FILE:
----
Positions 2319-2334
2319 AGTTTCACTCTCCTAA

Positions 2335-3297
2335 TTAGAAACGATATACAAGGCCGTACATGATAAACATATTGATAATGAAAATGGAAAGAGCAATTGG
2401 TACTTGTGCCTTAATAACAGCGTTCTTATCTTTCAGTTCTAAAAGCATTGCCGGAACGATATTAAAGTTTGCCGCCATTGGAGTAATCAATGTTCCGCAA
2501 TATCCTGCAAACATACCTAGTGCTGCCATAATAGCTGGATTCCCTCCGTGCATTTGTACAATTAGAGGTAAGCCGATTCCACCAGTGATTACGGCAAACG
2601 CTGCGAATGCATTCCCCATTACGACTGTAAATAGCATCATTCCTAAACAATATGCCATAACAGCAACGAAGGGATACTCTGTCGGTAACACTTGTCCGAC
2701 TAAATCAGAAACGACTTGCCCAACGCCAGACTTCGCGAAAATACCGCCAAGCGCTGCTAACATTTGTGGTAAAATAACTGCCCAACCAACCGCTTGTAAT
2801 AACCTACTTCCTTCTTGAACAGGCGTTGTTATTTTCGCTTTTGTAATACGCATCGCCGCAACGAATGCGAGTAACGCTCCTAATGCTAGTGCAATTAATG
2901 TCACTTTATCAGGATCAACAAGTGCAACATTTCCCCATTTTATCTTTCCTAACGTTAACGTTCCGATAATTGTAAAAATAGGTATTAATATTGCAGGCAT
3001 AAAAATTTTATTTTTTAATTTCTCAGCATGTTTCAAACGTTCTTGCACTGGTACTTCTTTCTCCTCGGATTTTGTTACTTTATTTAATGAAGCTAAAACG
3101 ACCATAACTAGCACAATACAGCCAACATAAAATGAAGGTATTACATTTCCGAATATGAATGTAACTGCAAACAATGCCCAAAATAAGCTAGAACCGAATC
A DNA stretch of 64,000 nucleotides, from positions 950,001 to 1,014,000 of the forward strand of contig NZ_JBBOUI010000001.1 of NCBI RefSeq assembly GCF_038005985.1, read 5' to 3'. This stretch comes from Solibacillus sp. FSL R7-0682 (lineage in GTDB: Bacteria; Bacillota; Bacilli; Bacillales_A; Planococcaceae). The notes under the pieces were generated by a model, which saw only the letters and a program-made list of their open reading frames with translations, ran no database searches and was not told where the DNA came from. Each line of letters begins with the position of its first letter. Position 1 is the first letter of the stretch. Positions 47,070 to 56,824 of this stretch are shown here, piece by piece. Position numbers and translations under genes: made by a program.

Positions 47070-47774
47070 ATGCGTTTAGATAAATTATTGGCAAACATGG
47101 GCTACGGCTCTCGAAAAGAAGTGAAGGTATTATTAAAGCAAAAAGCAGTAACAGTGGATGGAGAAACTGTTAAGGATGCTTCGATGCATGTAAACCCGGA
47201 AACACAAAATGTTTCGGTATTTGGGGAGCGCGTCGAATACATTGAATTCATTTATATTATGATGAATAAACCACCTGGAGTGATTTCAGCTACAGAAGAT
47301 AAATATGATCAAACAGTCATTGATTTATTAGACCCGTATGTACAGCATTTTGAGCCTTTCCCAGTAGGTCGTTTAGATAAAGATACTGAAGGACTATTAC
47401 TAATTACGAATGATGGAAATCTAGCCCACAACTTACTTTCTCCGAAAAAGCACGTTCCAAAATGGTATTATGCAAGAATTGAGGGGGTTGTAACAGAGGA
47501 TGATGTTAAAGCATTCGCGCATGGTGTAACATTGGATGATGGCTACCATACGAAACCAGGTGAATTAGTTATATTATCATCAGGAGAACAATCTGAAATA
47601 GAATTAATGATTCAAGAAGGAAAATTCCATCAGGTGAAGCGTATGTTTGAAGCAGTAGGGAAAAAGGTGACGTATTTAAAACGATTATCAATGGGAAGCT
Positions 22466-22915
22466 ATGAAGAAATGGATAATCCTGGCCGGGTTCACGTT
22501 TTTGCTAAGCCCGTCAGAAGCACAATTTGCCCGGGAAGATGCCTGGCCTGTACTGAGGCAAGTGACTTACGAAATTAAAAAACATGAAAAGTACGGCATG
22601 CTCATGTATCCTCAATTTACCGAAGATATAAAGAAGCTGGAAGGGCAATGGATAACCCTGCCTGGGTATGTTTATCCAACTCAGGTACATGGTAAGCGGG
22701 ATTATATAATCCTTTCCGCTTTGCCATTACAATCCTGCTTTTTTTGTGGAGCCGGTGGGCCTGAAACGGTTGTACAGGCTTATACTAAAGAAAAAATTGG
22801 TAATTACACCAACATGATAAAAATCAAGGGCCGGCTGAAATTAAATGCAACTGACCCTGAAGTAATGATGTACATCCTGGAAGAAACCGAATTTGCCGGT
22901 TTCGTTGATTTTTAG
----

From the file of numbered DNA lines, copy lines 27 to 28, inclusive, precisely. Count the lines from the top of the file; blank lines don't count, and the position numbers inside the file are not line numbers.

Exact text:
22801 TAATTACACCAACATGATAAAAATCAAGGGCCGGCTGAAATTAAATGCAACTGACCCTGAAGTAATGATGTACATCCTGGAAGAAACCGAATTTGCCGGT
22901 TTCGTTGATTTTTAG